Tuesday, 29 January 2013

Winter Thrushes Abound.

Male Adult Blackbird
The recent snow has gone, all remaining traces having disappeared overnight, and the temperature outside has rocketed to 8 degrees.  The snow seemed to trigger an influx of birds into the garden, especially the various thrush species.   We often have 3 or 4 blackbirds and a single song thrush, but with the first snow came about a dozen blackbirds, almost all being males, several fully adult with their bright yellow beaks, and a number of juvenile males.  Blackbirds in close proximity to each other  inevitably brings squabbles, probably, at this time of year, over food and territory, rather than the females. 

Mistle Thrush
Next to arrive was a mistle thrush which was fairly tolerant of the blackbirds, unless they went too near the food, at which point they were seen off, but in a fairly gentle way.  I rated the mistle thrushes as being rather more sophisticated in their actions.   The next day though, there were three mistle thrushes, and two, probably males, threw all that classy behaviour away, to indulge in some spectacular low level aerial dogfights.  Blackbirds were still seen off, and lower down the pecking order yellow bills trumped  younger males.  At the bottom of the deck, a veritable two of clubs, was the song thrush, who was chased off by everyone else. I thought that I saw a fieldfare at the bottom of the garden, and this was to be confirmed the next day when there were about 20 fieldfares, gorgeous birds, along with 4 or 5 redwings.  The redwings avoided trouble, but the fieldfares were able to chase away blackbirds from their apples.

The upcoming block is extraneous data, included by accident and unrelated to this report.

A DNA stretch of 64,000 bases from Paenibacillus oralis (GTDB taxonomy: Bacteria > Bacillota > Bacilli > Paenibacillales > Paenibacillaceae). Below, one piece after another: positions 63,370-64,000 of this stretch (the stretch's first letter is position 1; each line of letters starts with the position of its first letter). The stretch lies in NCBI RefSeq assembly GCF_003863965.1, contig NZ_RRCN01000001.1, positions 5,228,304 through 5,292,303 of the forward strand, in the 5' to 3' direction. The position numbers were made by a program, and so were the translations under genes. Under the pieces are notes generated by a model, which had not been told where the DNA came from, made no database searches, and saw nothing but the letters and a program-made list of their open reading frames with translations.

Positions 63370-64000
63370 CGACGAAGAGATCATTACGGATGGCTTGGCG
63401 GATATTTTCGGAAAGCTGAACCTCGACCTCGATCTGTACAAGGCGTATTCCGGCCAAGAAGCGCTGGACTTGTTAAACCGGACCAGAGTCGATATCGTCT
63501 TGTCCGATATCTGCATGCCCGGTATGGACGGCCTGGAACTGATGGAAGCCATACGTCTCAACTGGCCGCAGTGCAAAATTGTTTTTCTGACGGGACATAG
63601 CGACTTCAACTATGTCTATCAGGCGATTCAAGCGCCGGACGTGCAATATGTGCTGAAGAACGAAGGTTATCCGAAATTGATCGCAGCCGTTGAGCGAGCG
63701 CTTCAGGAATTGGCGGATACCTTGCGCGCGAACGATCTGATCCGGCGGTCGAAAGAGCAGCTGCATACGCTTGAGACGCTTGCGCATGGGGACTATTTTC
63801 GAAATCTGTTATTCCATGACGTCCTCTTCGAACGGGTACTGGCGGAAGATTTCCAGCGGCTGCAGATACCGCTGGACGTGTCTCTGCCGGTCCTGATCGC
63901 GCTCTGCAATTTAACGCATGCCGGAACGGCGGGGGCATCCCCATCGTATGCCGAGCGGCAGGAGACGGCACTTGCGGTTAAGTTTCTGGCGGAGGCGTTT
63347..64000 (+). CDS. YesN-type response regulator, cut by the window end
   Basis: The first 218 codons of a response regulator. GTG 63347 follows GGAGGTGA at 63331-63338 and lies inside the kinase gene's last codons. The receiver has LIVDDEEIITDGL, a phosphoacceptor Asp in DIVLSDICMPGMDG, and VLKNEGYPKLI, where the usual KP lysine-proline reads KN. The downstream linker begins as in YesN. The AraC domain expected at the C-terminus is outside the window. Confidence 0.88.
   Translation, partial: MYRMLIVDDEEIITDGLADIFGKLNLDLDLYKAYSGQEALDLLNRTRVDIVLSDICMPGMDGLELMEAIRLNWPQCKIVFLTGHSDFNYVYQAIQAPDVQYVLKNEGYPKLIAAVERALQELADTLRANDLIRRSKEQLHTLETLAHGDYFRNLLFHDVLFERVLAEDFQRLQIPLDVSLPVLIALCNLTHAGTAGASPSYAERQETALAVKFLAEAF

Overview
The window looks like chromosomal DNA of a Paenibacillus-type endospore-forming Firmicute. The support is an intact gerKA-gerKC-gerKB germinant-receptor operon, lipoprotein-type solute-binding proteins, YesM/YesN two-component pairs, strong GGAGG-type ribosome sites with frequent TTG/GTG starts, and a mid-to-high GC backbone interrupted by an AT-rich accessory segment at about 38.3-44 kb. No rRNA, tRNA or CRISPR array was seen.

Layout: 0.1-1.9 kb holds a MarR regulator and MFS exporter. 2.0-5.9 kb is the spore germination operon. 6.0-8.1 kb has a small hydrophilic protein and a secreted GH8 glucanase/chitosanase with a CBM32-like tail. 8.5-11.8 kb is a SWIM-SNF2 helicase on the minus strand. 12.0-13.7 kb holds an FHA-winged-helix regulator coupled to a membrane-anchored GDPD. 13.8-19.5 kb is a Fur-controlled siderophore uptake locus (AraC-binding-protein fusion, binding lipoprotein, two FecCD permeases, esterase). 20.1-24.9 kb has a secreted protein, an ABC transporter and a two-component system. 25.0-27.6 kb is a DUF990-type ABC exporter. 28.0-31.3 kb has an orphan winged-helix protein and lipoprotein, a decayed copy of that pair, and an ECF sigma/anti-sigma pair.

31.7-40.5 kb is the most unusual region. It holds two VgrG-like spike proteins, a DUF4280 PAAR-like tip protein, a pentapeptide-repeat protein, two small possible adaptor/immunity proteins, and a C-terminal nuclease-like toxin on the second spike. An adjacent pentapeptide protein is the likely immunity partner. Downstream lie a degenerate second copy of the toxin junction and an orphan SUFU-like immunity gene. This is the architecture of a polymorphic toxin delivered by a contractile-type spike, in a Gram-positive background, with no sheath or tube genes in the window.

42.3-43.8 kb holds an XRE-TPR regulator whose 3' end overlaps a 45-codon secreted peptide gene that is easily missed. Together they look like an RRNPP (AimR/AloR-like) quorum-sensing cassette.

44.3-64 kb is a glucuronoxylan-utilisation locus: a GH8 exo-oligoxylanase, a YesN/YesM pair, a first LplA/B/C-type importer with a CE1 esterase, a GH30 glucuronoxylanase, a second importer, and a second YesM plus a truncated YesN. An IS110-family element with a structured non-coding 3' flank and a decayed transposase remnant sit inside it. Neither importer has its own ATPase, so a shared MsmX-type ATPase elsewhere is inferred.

Fieldfare
Greater Spotted Woodpecker Photographed Last Year
When added to the usual daily roll call of 2 or 3 woodpigeons, 3 collared doves, 4 bullfinches, half a dozen greenfinches, 3 chaffinches, about 20 goldfinches, a few dunnocks,  several coal tits, blue tits and great tits, a robin and a wren, the garden became very lively.  A greater spotted woodpecker came on a couple of the snowy days too.   The sparrowhawk missed the surfeit of food by being absent this week.   




Fishing has been fairly good too.  I ignored the frozen stillwaters and went after the grayling again.  4 on Wednesday, couple over a pound, but no record breakers.   Out of season trout were busy too.  A little worried about whether I could get the car back up the narrow snow covered road, but by careful use of gears speed and clutch, all went well.    Damned cold day, with light snow the whole time.   The wind was not too bad, but added 5 or 6 degrees of windchill.   Two woolly hats proved inadequate so I fashioned a stylish over-hat from a Tesco plastic bag.

Instructions:
1) Pull bag over head.
2) Tie the handles in a knot under the chin.
3) poke a hole in the front so you can see out.
4) Adjust to suit.

I hasten to add that the third stage of the hat creation process should be accomplished fairly quickly. Failure to do so will result in you seeing very little.  The plastic kept the wind off me very well and I may re-use the process on other cold days. 

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